Explicit Instruction

Explicit Instruction

Notes for this section are taken from Anita Archer and Charles Hughes - explicit instruction
Guilford Press, New York 2011

Figure 1.2 Six Teaching Functions


  • Review homework and relevant previous learning
  • Review prerequisite skills


  • State lesson goals
  • Present new material in small steps
  • Model procedures
  • Provide examples and non-examples
  • Use clear language
  • Avoid digressions

Guided Practice

  • Require high frequency of responses
  • Ensure high rates of success
  • Provide timely feedback, clues, and prompts
  • Have students continue to practice until they are fluent

Corrections and Feedback

  • Reteach when necessary

Independent Practice

  • Monitor initial practice attempts
  • Have students practice until skills are automatic

Weekly and Monthly Reviews

Explicit Instruction pg. 247 - Reproducible lesson A

Sixteen Elements of Explicit Instruction

  1. Focus instruction on critical content.
  2. Sequence skills logically.
  3. Breakdown complex skills and strategies into smaller instructional units.
  4. Design organised and focused lessons.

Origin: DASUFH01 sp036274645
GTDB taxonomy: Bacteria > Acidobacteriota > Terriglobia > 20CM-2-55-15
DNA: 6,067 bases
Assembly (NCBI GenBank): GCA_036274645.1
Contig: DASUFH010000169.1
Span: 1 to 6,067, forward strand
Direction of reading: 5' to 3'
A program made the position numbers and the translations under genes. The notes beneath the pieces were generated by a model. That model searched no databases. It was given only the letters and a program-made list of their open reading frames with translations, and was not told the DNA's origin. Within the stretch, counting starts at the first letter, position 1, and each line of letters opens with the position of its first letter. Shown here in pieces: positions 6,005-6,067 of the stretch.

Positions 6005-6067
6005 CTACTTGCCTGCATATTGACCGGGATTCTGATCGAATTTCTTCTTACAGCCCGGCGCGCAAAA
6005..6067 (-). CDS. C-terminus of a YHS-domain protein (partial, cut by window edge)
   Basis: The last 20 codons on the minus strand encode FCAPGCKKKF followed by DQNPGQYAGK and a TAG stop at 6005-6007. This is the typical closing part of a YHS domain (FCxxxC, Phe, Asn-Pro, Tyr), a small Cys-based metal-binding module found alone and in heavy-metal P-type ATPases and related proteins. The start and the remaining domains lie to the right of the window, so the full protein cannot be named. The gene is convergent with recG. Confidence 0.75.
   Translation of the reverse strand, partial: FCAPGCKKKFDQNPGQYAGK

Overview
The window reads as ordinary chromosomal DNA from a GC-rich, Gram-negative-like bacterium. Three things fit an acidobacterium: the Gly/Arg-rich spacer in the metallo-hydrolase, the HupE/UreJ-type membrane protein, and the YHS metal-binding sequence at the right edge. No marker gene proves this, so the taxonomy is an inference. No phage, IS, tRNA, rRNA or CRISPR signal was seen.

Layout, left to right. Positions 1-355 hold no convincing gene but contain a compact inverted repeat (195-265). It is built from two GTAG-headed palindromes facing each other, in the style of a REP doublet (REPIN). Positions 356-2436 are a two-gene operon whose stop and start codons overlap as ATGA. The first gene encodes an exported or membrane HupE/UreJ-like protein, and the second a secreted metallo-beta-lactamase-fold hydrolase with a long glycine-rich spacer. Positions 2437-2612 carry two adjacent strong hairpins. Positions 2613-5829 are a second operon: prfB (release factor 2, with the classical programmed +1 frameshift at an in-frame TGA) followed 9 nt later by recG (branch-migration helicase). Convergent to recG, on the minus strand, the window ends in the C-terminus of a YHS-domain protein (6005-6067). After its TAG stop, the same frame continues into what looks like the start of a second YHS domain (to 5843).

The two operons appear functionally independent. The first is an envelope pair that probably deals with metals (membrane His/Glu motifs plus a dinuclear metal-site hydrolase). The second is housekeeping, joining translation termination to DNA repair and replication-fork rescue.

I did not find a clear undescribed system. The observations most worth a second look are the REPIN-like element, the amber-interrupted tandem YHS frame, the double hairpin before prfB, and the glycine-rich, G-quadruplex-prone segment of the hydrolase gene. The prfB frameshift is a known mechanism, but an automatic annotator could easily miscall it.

5. Begin lesson with a clear statement of the lesson's goals and your expectations.
  6. Review prior skills and knowledge before beginning instruction.
  7. Provide step by step demonstrations.
  8. Use clear and concise language.
  9. Provide an adequate number of examples and non-examples.
  10. Provide guided and supported practice.
  11. Require frequent responses.
  12. Monitor student performance closely.
  13. Provide immediate affirmative and corrective feedback.
  14. Deliver the lesson at a brisk pace.
  15. Help students organise knowledge.
  16. Provide distributed and cumulative practice.

Principles of Effective Instruction

  1. Optimise time on task.
  2. Promote high levels of success.
  3. Increase content coverage.
  4. Have students spend more time in instructional groups.
  5. Scaffold instruction.
  6. Address different forms of knowledge.
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